Computer Animation Simulations

This coming Tuesday, I will be taking my “prelim exam”, which is an exam that I have to pass at some point to continue as a graduate student.  For this exam, I need to know a little bit about everything in computer graphics and will have to answer questions for an hour and a half.  For the first part, I get to present a paper, and I have to be prepared to answer any question about it.  To help prepare myself for this, I’ll summarize the paper for you all, and hopefully I’ll be able to explain it in terms that anyone can understand.

The paper I’ll be presenting is called Unified Particle Physics for Real-Time Applications, and here’s a video showing their results:

My favorite part of the video is when they pop the water balloons.

Anyway, this paper describes a method to create physical simulations of solid objects, liquids, smoke, cloth, and any other similar things.  On top of that, they are able to run this simulation at interactive speeds, which means that these simulations are capable of being run in games.  The main component of these simulations is the particle, which is simply a point that has a 3D position, a velocity, and a mass assigned to it.  This image shows the one frame in the simulation next to a visualization of the particles where each particle is shown as a sphere.

This simulation runs by creating a set of particles in this virtual world and defining a set of constraints on the particles that restrict how they move.  These constraints are equations that can be used to describe how the particles should behave.  For example, one constraint could be that the position of two particles should always be at least a certain distance apart.  The constraint would then check that the distance between the two particles and would move them away from each other if they were two close.  Constraints are used to create all of the effects shown in the video, and I’ll describe how they use these constraints to simulate all of these things.

The first step of the simulator when it updates the position of all the particles from one frame to the next is to apply external forces, such as gravity, on the particles.  This is used to update the velocity of the particles, and then a new position is predicted for each particle by moving the current position by the particle’s velocity according to the kinematic equations from physics.  Next, the predicted positions are used to which particles are colliding with each other and other things in the scene such as the ground floor.  Next, the simulator fixes these collisions by calculating how far it needs to move each particle from their original positions (before applying forces) so that they’re just barely not touching or colliding with anything.   It then updates the original position and the predicted position by the amount it needs to move each particle.  They use the original position for fixing collisions rather than the predicted positions to avoid creating errors in the particle’s velocity.  If these errors were created, then a particle, for example, might fall to the ground then might unrealistically bounce back up at a faster speed than it was falling.  Once the collisions have been fixed, the simulator then fixes any other constraints that might be imposed on the particles, which updates the predicted positions of all the particles.  Once they have the new predicted positions, the particles’ velocities are updated based on the difference between the original and predicted positions, and finally the particles’ positions are moved to the new predicted positions.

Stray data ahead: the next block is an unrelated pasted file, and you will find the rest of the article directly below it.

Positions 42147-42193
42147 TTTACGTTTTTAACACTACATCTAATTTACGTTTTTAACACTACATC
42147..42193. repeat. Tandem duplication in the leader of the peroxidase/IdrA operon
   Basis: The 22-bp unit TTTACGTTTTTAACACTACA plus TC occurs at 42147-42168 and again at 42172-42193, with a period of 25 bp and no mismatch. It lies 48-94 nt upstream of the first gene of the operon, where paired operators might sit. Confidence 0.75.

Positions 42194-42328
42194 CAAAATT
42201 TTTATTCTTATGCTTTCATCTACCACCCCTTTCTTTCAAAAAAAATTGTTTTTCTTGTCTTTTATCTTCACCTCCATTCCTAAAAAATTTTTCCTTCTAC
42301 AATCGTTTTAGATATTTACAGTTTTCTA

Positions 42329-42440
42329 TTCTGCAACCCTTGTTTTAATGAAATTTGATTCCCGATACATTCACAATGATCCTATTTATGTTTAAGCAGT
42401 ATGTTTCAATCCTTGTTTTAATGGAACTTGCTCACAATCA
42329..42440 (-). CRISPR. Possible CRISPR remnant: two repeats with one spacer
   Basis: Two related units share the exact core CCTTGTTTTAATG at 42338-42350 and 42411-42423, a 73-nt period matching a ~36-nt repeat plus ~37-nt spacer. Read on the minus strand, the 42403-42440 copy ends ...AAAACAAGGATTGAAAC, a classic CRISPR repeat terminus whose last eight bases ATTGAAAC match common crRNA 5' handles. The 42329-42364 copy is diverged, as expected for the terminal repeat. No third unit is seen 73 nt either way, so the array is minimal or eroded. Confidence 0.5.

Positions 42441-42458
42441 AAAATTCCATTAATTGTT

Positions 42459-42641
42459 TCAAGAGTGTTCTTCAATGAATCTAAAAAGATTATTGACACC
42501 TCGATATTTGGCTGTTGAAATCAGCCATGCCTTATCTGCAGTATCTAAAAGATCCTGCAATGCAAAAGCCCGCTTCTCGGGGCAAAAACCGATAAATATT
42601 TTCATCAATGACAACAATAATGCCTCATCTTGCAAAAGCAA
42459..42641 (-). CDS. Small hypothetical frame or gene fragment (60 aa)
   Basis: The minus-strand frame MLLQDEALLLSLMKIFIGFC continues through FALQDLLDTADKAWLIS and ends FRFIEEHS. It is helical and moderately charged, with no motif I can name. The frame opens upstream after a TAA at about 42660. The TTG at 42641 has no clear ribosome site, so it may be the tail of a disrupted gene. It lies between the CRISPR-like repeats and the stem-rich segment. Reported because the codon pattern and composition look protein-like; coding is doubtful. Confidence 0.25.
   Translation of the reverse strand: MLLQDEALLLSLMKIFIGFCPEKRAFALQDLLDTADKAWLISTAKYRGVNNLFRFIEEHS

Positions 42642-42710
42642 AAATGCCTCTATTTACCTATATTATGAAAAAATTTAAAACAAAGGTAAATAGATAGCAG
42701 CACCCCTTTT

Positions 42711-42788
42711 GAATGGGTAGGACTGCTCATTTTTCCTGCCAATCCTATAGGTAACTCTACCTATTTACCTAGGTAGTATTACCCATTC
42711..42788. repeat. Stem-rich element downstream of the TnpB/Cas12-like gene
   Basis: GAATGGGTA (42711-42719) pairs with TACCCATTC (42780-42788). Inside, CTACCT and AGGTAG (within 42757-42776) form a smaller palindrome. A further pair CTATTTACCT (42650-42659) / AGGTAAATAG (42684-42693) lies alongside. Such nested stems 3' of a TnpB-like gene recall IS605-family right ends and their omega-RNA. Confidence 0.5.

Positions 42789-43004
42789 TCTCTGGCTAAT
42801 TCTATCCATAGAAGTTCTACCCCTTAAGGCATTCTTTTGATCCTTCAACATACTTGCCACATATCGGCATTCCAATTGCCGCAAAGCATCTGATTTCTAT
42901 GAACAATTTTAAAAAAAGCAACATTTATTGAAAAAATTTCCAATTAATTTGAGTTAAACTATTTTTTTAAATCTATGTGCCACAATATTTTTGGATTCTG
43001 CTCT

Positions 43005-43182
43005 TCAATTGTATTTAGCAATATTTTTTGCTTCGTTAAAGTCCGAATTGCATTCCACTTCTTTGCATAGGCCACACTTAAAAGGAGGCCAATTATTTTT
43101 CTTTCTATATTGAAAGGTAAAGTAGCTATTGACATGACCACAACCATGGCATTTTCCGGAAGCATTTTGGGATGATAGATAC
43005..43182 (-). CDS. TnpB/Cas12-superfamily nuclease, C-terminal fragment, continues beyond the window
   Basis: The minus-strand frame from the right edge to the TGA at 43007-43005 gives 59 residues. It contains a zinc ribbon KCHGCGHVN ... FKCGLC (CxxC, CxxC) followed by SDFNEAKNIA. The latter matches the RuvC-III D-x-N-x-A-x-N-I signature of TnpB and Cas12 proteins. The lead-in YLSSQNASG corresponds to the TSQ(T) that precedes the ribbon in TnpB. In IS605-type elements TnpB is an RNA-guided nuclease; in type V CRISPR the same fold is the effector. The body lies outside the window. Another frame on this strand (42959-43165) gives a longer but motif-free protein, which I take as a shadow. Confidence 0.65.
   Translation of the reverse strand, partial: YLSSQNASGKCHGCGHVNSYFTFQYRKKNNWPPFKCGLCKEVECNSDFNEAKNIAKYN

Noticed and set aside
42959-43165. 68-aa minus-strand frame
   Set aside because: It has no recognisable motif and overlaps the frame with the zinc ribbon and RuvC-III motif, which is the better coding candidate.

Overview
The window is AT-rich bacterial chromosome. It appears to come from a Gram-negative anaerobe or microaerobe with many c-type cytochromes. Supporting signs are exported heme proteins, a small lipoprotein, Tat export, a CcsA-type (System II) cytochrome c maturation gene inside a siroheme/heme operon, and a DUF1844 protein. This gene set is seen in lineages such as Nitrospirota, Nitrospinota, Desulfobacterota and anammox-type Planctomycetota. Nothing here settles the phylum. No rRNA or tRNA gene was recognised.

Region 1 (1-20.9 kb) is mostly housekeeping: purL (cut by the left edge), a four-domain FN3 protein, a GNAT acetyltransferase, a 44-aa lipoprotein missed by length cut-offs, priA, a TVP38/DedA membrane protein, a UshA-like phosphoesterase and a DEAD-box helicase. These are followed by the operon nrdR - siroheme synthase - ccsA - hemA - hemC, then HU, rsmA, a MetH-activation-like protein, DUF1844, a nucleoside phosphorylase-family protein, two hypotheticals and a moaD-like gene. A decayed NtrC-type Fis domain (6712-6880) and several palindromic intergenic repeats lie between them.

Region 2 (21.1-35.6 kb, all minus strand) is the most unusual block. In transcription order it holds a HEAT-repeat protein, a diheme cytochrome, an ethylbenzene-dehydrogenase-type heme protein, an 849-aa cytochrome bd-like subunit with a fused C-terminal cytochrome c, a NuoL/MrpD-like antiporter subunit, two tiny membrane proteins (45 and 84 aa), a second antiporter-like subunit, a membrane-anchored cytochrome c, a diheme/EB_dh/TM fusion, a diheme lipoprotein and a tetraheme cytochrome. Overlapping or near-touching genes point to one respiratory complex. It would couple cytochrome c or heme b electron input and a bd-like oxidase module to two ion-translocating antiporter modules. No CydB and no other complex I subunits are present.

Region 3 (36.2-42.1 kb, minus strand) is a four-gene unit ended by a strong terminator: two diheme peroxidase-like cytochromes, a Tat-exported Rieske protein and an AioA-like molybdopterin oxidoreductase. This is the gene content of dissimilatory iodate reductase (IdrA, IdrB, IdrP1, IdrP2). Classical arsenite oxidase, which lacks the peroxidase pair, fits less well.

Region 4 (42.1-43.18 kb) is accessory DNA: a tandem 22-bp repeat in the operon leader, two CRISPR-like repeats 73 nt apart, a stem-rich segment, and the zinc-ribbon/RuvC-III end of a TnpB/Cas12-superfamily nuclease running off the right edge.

Solid, rigid objects in the scene are handled by filling them with particles and remembering the original orientation of the particles in the shape.  The simulator lets them behave like separate particles free to do whatever they want.  Once all the particles have been moved and adjusted to fix collisions, a constraint is added on all the particles making up the object.  This constraint finds the best way to move the particles back to their original orientation relative to each other such that it looks like the object as a whole is moving and rotating but the position of the particles within the object don’t change.  Collisions between other particles and any particle that makes up the object are handled by pushing the other particle in the direction of the surface of the object.